By Heidi Blocher. Apprenticeship to Jesus, 2016. 120 pages. $7 suggested donation/paperback.
Heidi Blocher, a New England Friend who has traveled widely in America and Europe (and the 2010 Richard Cary lecturer at German Yearly Meeting), takes us on a journey few of us would undertake on our own. As I read this book, I recalled those famous words of John Woolman’s, as he thought about why he was on his way to visit the Indians in 1763:
Love was the first motion, and thence a concern arose to spend some time with the Indians, that I might feel and understand their life and the spirit they live in, if haply I might receive some instruction from them, or they might be in any degree helped forward by my following the leadings of truth among them.
The experimental daring of this statement is powerful and challenging to anyone moved by the Spirit to visit someone. By Law of Grace is an account of such an experiment, and in its very different setting mounts its own challenges to the reader. Among many other things, the book is a faithful account of someone growing into a leading, and continuing to grow as she follows it.
The author tells us, “This wish had started in me years before, building slowly: A desire to live among the poor in a neighborly relationship.” She is not moved to “go and help,” but to live among people whose needs, imperatives, and experiences are very different from her own—I would say, accepting what they know about human life, and seeking how God is present among the poor—that she might feel and understand their life and the spirit they live in.
In the winter of 2013–14, Blocher lived in an area of Phoenix, Ariz., occupied by the homeless, the displaced, the aged poor, the mentally ill, and people living through a bad patch in their lives, hoping for better fortune. This little book presents vignettes and meditations from across these months.
Blocher is very aware of the obvious differences in history and circumstance between herself and her neighbors, and that they must be seen or felt through, if an actual accompaniment is to be possible: she is white, of middle-class extraction, highly literate and self-aware, a slight accent marking her European background. She knows the value of community and the transactional values of the white middle class—attention to time, hygiene, personal space, the niceties of exchange and the kinds of mutual respectfulness that are embedded in rituals of greeting, thanking, and so on. But in the living out of her concern, these resources, unavailable to many of her neighbors, become barriers to overcome. The author, no stranger to such encounters, says, “To cope with this intense experience of a ‘world’ new to me, I needed to journal daily . . . [about] observations, encounters and dialogues with the homeless and other street folks.” She writes directly about times of anxiety, confusion, clarity, grace, and spiritual openings. The account feels honest and vivid in the way that these elements and others are jumbled together, as they are in life as it is lived daily.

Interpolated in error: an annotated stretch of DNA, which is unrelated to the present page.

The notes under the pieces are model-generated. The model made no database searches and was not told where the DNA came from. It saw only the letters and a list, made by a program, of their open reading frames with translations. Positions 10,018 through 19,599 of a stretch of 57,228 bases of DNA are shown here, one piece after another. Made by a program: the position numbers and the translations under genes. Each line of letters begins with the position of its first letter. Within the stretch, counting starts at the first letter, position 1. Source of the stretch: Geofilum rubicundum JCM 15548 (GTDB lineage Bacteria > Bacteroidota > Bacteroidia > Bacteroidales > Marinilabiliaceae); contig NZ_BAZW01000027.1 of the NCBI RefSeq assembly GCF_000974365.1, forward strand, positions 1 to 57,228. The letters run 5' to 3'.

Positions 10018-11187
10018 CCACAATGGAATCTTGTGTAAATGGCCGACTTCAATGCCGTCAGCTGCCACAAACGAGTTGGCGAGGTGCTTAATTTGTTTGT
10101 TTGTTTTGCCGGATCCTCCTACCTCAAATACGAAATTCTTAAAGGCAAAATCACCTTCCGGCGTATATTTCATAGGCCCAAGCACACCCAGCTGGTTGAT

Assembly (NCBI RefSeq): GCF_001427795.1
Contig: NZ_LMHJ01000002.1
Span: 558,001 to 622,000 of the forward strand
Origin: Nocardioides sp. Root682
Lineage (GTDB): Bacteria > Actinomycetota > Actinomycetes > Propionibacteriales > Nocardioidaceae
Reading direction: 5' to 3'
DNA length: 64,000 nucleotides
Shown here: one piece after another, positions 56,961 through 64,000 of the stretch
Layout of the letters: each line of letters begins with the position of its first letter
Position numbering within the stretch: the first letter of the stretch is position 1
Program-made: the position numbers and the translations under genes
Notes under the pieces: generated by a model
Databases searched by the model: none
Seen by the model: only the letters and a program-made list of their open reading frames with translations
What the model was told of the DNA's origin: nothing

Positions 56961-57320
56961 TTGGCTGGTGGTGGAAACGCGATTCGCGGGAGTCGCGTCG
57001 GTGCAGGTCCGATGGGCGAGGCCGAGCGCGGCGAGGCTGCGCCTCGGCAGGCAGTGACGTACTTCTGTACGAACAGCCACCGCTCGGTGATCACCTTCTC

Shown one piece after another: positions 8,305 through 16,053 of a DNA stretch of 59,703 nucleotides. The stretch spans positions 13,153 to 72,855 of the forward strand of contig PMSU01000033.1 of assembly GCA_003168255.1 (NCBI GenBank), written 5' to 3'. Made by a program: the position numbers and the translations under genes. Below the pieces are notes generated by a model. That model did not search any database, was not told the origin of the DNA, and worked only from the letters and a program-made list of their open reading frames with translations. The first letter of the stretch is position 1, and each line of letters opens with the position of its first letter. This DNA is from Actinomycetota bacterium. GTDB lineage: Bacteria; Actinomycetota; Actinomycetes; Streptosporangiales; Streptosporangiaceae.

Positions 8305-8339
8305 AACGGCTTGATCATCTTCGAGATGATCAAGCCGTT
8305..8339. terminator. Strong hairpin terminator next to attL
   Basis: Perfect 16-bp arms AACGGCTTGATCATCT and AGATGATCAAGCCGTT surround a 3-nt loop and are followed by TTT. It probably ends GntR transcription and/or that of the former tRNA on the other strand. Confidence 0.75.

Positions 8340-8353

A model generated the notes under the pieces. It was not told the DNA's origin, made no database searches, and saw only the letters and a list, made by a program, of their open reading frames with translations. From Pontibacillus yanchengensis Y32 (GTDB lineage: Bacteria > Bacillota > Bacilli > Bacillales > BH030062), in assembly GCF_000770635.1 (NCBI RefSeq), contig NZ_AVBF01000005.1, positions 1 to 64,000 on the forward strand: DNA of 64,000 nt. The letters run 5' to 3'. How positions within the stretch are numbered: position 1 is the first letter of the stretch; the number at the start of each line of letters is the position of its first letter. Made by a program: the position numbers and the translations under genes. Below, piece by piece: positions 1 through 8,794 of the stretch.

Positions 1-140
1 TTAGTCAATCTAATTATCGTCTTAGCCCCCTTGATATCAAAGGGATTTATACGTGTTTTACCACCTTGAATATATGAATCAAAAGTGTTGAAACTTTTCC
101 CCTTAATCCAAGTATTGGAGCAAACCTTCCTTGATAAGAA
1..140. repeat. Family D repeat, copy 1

In this review so far I have spoken about the author’s experience. I suppose that makes it easiest for myself—or you—to put ourselves in the author’s shoes, and thus to make her voice and her experience the main story. But I believe that this betrays an unavoidable bias. Of course the author’s journey and rich meditations upon it are nourishing and educating. For readers like me (and perhaps like you), however, it is all too easy to stay in that point of view, looking at the scene with a “middle-class gaze,” and avoiding the opportunity for closer encounter with the people whom we meet in these pages.
Blocher writes an unadorned but eloquent prose, and she introduces us to many people whom we would otherwise never know: the mysterious and charismatic Fred; the sweet, diminutive, deluded person we only know as “Squirrel Woman”; the destitute, needy souls; hungry, hopeless people whose names we never know; the volunteers and social workers who help these vulnerable people. For them, even well-meaning agencies have only impersonal caring and no true knowledge of the individuals standing before them, or of those excluded from their service, invisible to the safety net.
It is such encounters that give this book its depth and searching value—searching for the author and searching for the reader. As Blocher writes, “I desire that these people and the lives in which they move be seen—ultimately, not as something horrible we should avoid or ‘get rid’ of, but as a part of the population at present, and a condition in which, it turns out, Life moves, Light shines, Grace works.” The book, both comforting and uncomfortable, has served individual readers as a devotional and meetings as material for group learning; it is fitting that its distribution is from hand to hand, or heart to heart.